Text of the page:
From: Eric Wong <firstname.lastname@example.org> To: Dmitry Alexandrov <email@example.com> Cc: Mateusz Loskot <firstname.lastname@example.org>, email@example.com Subject: Re: Default theme Date: Sat, 23 Feb 2019 02:50:23 +0000 Message-ID: <20190223025023.bma7yitttmgqhdkr@dcvr> (raw) In-Reply-To: <firstname.lastname@example.org> Dmitry Alexandrov <email@example.com> wrote: > Mateusz Loskot <firstname.lastname@example.org> wrote: > > On Fri, 22 Feb 2019 at 09:50, Eric Wong <email@example.com> wrote: > >> The way I see it is: whatever color scheme I choose will > >> make some people unhappy. That's why I make sure it's > >> customizable via user CSS and the CSS class names remain > >> stable. > > > > I agree. Then, why not keep the no theme. > > I guess, that was a matter of implementing semantic colour > highlighting of diffs and code. Alas, CSS is not Emacs themes > and it doesn’t support calculating colours relatively, so you > have to either (user-friendly way) make some reasonable > assumptions about basic colours or (foolproof way) enforce > them. Right. We've always supported quote highlighting (but maybe nobody noticed), and recently, it got the ability to do diff and code highlighting (which is a lot more colors). IMHO, the diff and code highlighting are too useful features to live in obscurity. I've configured my MUA for diff and quote highlighting for many years, now. AFAIK there's no way of using relative colors from CSS like from a terminal or I would've chosen to go that route. And I've ALWAYS gotten a lot of flak from the way public-inbox looks and don't expect that to change regardless of what I do. There's really no way of satisfying everyone. So I decided it was OK to use a dark theme by default on public-inbox.org because Linux, FreeBSD, OpenBSD (and probably all *nix-like OSes) default to a dark background at the boot console. I don't think it's an unreasonable aesthetic given the target audience of public-inbox. Power consumption is my other concern. OLEDs are becoming more common. Like old CRT displays, OLEDs use less power for dark areas. On CCFL/LED displays, it's not a big difference either way; but dark screens work better with less ambient lighting, so power savings can be achieved through reduction of ambient lighting. > On the other hand, items of personal taste, such as > undecorated links, I believe, got into the published > stylesheet simply by mistake. Not a mistake. Underlining is redundant when colors are available and makes some characters hard-to-distinguish. Neither w3m and lynx underline links from a color terminal; either. > >> "prefers-color-scheme" media queries may be used to set > >> to respect user preferences in future browsers. > > FWIW, Mozilla implemented it a week ago. Yes, I just noticed the nightlies support it and will be testing it and making adjustments as necessary to public-inbox.org and .onion mirrors I run. > Also, there has always been a standard, yet pretty weird, and > hence not widely used, way to choose a stylesheet for a given > page among several alternatives: <link rel="stylesheet" > title="…" …> + ‘Default-Style’ HTTP header. Sadly, the title="" support is next-to-worthless because it does not persist across different pages. Fortunately, prefers-color-scheme seems to be coming around so there's no need to resort to cookies, either.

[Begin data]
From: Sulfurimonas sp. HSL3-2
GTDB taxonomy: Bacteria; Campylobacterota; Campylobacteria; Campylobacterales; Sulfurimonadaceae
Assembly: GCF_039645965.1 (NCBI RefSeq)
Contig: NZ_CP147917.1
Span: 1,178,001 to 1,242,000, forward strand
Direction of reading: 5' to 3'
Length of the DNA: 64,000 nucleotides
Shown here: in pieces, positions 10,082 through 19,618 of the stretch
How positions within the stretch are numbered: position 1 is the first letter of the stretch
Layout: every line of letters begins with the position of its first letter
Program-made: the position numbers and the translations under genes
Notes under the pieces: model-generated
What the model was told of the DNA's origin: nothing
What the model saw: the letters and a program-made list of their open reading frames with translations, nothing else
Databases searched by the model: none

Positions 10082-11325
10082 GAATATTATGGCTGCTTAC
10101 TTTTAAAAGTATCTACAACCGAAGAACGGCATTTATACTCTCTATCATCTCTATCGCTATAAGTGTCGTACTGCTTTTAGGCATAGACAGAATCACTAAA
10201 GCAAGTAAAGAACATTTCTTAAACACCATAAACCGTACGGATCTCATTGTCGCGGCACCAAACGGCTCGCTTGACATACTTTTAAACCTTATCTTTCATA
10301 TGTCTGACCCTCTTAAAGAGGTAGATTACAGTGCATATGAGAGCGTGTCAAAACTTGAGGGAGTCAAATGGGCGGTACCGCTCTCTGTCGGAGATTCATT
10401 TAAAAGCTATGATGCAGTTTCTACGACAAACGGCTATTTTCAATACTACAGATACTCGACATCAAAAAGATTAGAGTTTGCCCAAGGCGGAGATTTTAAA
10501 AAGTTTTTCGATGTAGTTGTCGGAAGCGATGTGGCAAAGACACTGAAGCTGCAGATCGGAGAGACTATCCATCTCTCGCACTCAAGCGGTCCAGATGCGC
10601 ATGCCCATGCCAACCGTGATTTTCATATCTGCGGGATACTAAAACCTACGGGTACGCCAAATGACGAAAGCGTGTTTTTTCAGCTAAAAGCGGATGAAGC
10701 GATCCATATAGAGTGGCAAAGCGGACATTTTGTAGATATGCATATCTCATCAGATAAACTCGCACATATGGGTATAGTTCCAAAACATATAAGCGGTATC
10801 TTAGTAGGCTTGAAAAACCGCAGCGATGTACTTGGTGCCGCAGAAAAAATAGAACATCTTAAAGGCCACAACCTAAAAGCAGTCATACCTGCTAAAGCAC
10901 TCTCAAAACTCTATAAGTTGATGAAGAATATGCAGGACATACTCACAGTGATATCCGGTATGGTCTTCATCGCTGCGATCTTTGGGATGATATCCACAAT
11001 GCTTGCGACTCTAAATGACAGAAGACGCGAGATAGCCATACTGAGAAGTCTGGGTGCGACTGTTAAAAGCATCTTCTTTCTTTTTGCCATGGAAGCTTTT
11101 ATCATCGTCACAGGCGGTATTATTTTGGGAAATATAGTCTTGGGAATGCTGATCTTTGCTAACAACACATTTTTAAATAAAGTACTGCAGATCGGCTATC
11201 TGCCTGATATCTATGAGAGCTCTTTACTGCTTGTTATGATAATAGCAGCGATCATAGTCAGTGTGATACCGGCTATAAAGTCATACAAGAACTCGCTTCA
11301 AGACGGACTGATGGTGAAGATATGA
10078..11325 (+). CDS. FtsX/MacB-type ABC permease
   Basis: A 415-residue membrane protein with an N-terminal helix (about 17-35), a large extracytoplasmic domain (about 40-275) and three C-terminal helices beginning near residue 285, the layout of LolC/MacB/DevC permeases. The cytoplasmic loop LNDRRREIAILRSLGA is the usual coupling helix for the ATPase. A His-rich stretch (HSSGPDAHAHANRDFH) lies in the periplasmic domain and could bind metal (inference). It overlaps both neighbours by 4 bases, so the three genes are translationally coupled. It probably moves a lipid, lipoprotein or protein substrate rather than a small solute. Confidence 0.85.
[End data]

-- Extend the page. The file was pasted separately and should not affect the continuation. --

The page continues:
next prev parent reply index Thread overview: 12+ messages / expand[flat|nested] mbox.gz Atom feed top 2019-02-21 13:36 Mateusz Loskot 2019-02-22 8:50 ` Eric Wong 2019-02-22 20:39 ` Dmitry Alexandrov 2019-02-23 2:47 ` Eric Wong 2019-02-23 10:56 ` [PATCH 0/2] ensure user CSS always overrides BOFH CSS Eric Wong 2019-02-23 10:56 ` [PATCH 1/2] usercontent.pm: set "!important" to override BOFH prefs Eric Wong 2019-02-23 10:56 ` [PATCH 2/2] www: prevent '!important' in BOFH-specified CSS Eric Wong 2019-02-23 19:55 ` Default theme Mateusz Loskot 2019-02-22 20:53 ` Mateusz Loskot 2019-02-23 1:19 ` Dmitry Alexandrov 2019-02-23 2:50 ` Eric Wong [this message] 2019-02-23 10:49 ` Eric Wong
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